Studied the writings of Freud as a youth in hopes of becoming a psychiatrist
1924:
Turned to commercial art at age 17 when his parents were unable to afford medical school 9date approximate)
1929:
Worked on some of the earliest sound cartoons at Paul Terry's Terrytoons studio in Long Island NY
1932:
Went to California to work for Walt Disney for $35 a week
1933:
Helped animate the Practical Pig and the Big Bad Wolf in Disney's classic Oscar-winning cartoon short, "The Three Little Pigs"
1934:
Assigned to a Mickey Mouse short, "Mickey's Service Station", to animate "The Goof", a previously undeveloped character that soon become known as "Goofy"
1934:
Wrote "Character Analysis of the Goof", an essay used as a guide by his fellow animators when working on Goofy (now regarded as a classic text on character animation)
1937:
Animated the Wicked Queen in "Snow White and the Seven Dwarfs", the first Disney feature
1940:
Animated the character of Gepetto in "Pinocchio"
1940:
Contributed to several sequences in "Fantasia", most notably animating the dance of the mushrooms sequence to the music of Tchaikovsky's "Nutcracker Suite"
:
Was active as a leader in the company union at the Disney studio.
:
Confronted Walt Disney over a wage differential between himself and his assistant
:
Became active in new Screen Cartoonists Guild, recognized as the studio's bargaining agent following federal mediation
1941:
Fired by Disney in direct violation of the Wagner Labor Relations Act thereby prompting the union to go out on strike (May 29)
:
Served in the US Marines as an animator on training films during World War II
:
Filed suit against Disney with the National Labor Relations Board, which subsequently ordered the studio to reinstate him
1945:
Returned to Disney studio after the war but no longer received interesting assignments; snubbed by Walt and some other animators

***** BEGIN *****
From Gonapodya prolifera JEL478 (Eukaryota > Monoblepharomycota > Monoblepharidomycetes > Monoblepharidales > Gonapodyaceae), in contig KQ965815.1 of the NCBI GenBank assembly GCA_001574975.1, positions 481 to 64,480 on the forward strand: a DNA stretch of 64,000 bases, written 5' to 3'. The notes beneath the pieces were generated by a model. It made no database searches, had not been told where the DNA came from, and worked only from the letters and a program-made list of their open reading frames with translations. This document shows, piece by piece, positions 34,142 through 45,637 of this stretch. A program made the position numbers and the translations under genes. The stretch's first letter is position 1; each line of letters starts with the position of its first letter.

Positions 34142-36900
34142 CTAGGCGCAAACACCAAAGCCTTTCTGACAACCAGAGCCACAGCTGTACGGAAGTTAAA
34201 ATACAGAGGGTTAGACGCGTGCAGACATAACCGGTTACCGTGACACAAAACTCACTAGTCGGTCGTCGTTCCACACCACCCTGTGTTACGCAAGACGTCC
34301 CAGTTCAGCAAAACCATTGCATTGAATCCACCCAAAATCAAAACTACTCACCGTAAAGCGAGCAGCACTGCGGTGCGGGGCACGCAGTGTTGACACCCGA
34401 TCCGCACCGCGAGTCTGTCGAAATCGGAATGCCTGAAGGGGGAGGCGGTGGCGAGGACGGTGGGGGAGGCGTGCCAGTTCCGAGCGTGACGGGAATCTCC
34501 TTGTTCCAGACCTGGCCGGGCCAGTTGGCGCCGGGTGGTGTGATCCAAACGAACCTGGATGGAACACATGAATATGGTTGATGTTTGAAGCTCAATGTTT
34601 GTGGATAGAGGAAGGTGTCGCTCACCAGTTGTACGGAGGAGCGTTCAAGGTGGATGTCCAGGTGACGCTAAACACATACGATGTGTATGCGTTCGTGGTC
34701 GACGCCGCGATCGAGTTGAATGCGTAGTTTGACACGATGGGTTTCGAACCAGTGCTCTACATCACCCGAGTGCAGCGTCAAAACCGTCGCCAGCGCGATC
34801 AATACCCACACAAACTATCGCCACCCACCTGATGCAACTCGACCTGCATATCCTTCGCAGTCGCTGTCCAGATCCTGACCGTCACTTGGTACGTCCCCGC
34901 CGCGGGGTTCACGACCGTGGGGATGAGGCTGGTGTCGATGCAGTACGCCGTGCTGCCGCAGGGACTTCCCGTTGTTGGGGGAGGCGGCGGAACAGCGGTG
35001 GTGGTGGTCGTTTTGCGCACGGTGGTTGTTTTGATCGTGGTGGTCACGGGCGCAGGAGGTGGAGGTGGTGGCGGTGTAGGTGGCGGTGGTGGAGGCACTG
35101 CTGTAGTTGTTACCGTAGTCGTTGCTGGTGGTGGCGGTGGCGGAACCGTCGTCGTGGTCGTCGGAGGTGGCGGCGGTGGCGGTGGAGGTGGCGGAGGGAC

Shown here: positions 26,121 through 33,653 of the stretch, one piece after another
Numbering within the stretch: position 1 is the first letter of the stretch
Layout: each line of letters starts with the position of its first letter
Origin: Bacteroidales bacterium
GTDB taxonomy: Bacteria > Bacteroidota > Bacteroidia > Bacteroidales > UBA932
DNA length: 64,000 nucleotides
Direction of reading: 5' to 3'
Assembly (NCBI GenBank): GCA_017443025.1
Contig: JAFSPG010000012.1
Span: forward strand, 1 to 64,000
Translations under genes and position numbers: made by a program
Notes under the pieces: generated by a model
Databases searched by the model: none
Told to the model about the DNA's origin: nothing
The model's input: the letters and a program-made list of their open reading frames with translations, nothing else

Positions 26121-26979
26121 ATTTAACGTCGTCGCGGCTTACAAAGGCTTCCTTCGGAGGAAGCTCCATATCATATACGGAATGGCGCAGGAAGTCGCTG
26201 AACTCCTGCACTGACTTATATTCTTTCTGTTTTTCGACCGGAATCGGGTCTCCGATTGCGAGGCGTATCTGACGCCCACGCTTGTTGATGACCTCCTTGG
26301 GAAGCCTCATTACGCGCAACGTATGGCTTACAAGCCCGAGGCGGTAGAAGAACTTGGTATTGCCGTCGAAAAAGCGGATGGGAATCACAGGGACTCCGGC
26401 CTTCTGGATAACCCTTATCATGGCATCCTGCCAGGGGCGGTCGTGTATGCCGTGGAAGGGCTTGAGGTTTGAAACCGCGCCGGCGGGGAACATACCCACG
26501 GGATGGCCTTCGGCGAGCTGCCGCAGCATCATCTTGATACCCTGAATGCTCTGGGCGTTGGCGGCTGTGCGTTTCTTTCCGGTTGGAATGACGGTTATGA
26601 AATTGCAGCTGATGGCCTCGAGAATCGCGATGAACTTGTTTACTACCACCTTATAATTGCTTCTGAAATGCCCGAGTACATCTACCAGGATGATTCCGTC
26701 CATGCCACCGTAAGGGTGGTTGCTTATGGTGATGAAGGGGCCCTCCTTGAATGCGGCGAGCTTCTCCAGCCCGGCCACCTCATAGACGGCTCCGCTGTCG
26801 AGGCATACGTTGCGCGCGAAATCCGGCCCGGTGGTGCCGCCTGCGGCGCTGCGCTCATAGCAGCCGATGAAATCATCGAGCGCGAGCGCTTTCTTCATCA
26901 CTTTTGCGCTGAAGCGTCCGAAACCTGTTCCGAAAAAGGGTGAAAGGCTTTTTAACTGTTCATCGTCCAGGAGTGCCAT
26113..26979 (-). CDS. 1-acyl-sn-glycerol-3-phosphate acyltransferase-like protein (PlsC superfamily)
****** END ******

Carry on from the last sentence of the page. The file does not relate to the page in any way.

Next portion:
1946:
Left the Disney studio
:
Worked for the Warner Brothers animation unit
:
Worked at the innovative UPA (United Productions of America) studio
1949:
Assisted on the first Mr. Magoo cartoon, "Ragtime Bear"
:
Won more than 80 awards for independent TV commercials in the 1950s and 1960s
1966:
Served as director of the commercial department at Hanna-Barbera
:
Worked on John and Faith Hubley's TV special "Everybody Rides the Carousel"
:
Taught animation at the University of Southern California
1973:
Brought to England by animator Richard Williams for master classes in animation at Williams' London studio
1992:
Worked on "The Thief and the Cobbler", scheduled for release in late 1992
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Notes

Babbitt's approach to character animation can be found in his classic essay, "Character Analysis of the Goof": "In my opinion the Goof, hitherto, has been a weak cartoon because both his physical and mental makeup were indefinite and intangible. His figure was a distortion, not a caricature, and if he was supposed to have a mind or a personality, he was certainly never given sufficient opportunity to display it. Just as any actor must thoroughly analyze the character he is interpreting, to know the special way that character would walk, wiggle his fingers, frown, or break into a laugh, just so must the animator know the character he is putting through the paces. In the case of the Goof, the only characteristic that formerly identified itself with him was his voice. No effort was made to endow him with appropriate business to do, a set of mannerisms, or a mental attitude..." (From "The American Animated Cartoon" edited by Gerald Peary and Danny Peary.)

Companions close complete companion listing

wife:
Barbara Babbitt. Dancer, actor. Survived him.